How long will the whole process take from start to finish?
EarlyShares and its partners are constantly working to streamline the process for all parties involved in an expedient manner. Our accessibility and transparency throughout the process provides the optimum ability for an issuer to complete the process in their desired timeframe. That being said, the timeframe is heavily dependent on the issuer’s ability to respond to requests and return necessary information in a timely manner as the process moves along.
What types of compliance will we need if we raise money in this fashion?
EarlyShares and its partners do not provide any sort of professional advice, whatsoever. While we pride ourselves on our service to issuers and assisting them with the process, we do not provide compliance services. We aggregate data regarding compliance for your reference and review with your legal counsel. We do understand that some issuers may not have a team of lawyers handy, so we will provide them with names of law firms that we have a relationship with for them to satisfy those concerns at a competitive rate.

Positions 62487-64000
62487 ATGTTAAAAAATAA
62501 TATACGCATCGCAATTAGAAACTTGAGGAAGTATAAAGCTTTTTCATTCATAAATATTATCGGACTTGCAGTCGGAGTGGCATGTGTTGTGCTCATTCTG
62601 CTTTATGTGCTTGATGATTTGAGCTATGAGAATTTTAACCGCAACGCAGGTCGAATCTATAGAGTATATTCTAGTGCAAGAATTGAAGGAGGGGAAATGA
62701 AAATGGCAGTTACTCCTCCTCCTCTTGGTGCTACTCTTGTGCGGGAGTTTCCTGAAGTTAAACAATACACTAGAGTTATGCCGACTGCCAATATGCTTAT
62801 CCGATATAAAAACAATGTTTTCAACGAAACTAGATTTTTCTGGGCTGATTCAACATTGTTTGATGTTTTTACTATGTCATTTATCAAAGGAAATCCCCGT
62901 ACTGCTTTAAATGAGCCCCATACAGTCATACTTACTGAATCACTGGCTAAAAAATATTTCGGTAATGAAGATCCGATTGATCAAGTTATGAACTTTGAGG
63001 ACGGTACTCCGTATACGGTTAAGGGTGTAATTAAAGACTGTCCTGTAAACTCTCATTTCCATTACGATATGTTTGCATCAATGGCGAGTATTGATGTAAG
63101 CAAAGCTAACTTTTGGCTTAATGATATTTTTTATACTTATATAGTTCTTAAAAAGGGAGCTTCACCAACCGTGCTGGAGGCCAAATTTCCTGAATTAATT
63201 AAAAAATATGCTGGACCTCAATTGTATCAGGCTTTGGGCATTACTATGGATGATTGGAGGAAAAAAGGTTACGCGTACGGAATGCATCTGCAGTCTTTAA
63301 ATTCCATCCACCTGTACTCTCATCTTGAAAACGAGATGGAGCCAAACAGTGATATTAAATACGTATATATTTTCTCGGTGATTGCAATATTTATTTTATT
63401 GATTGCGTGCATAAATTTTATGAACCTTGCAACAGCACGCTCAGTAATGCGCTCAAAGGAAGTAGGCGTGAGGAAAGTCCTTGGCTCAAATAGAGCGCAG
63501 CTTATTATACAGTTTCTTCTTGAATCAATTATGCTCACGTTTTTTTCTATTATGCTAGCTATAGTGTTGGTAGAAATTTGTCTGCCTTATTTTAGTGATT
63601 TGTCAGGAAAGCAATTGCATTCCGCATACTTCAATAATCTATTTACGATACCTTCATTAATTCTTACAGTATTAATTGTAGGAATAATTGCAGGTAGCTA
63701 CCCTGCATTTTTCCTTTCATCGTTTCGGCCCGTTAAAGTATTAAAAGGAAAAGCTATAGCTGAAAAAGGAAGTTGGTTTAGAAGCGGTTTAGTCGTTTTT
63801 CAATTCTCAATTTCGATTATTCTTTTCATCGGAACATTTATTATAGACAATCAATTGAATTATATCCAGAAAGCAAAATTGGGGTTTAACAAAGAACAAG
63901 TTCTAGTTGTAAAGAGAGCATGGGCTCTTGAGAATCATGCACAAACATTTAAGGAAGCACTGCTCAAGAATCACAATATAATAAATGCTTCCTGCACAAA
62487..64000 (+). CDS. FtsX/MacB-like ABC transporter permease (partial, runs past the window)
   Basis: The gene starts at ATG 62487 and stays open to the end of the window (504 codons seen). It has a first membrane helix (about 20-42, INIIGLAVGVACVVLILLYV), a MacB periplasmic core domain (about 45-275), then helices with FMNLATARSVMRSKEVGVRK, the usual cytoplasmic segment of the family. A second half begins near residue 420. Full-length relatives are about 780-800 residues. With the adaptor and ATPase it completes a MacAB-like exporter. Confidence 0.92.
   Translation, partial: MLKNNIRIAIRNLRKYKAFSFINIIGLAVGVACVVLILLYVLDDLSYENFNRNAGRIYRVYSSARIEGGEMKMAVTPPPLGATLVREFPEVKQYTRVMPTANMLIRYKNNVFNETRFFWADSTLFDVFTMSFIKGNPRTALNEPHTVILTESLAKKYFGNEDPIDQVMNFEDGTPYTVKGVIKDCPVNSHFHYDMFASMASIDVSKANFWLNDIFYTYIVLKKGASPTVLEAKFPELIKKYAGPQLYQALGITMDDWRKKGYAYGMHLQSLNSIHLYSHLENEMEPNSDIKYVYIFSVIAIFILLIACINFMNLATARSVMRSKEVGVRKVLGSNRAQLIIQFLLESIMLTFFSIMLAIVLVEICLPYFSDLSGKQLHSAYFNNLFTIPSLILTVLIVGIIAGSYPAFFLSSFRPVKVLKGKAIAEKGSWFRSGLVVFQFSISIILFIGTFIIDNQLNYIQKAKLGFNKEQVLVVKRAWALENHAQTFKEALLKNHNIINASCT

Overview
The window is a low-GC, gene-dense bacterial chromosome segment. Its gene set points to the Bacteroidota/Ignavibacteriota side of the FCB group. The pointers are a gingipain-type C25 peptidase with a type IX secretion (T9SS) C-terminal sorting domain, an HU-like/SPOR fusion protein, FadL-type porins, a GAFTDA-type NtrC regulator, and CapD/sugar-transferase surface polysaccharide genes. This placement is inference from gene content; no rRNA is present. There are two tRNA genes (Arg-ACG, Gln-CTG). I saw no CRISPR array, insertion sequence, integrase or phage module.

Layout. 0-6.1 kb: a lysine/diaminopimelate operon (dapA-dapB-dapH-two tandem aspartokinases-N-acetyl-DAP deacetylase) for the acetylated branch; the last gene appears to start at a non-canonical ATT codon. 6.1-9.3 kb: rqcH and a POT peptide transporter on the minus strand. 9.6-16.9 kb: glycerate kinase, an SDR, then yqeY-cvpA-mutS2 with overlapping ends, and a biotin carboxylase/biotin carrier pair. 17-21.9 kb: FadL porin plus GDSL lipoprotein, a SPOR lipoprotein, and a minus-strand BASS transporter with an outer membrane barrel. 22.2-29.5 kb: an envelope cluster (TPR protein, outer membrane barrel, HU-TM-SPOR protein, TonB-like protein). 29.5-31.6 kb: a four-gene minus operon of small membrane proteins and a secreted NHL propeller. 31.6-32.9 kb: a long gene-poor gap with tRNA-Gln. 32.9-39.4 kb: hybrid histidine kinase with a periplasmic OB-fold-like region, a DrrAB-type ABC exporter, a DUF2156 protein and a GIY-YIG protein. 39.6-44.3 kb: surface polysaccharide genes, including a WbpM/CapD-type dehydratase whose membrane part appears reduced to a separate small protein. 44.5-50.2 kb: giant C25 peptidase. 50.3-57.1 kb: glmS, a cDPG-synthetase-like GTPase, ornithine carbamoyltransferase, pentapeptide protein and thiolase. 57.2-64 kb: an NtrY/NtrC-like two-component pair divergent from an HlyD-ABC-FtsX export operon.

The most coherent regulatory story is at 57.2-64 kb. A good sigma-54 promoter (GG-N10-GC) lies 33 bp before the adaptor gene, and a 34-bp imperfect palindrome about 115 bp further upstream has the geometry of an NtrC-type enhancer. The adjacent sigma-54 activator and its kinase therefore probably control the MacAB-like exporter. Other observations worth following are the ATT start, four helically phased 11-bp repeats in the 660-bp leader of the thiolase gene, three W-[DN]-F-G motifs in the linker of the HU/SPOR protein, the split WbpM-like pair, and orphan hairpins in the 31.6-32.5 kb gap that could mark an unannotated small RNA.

When we have a shareholders meeting, who represents the investors?
With regard to investors in Regulation D offerings that are available to accredited investors only – each investor will represent themselves just as they would in an offline capital raise. We are still awaiting guidance from the SEC before we know how the structure for Title III Crowdfunding offerings (accessible to all investors) will look. Here is a comment letter we sent to the SEC last year regarding how we anticipate structuring investors in those offerings: http://www.sec.gov/comments/jobs-title-iii/jobstitleiii-104.pdf
What type of liability are we open to as Directors and/or Officers?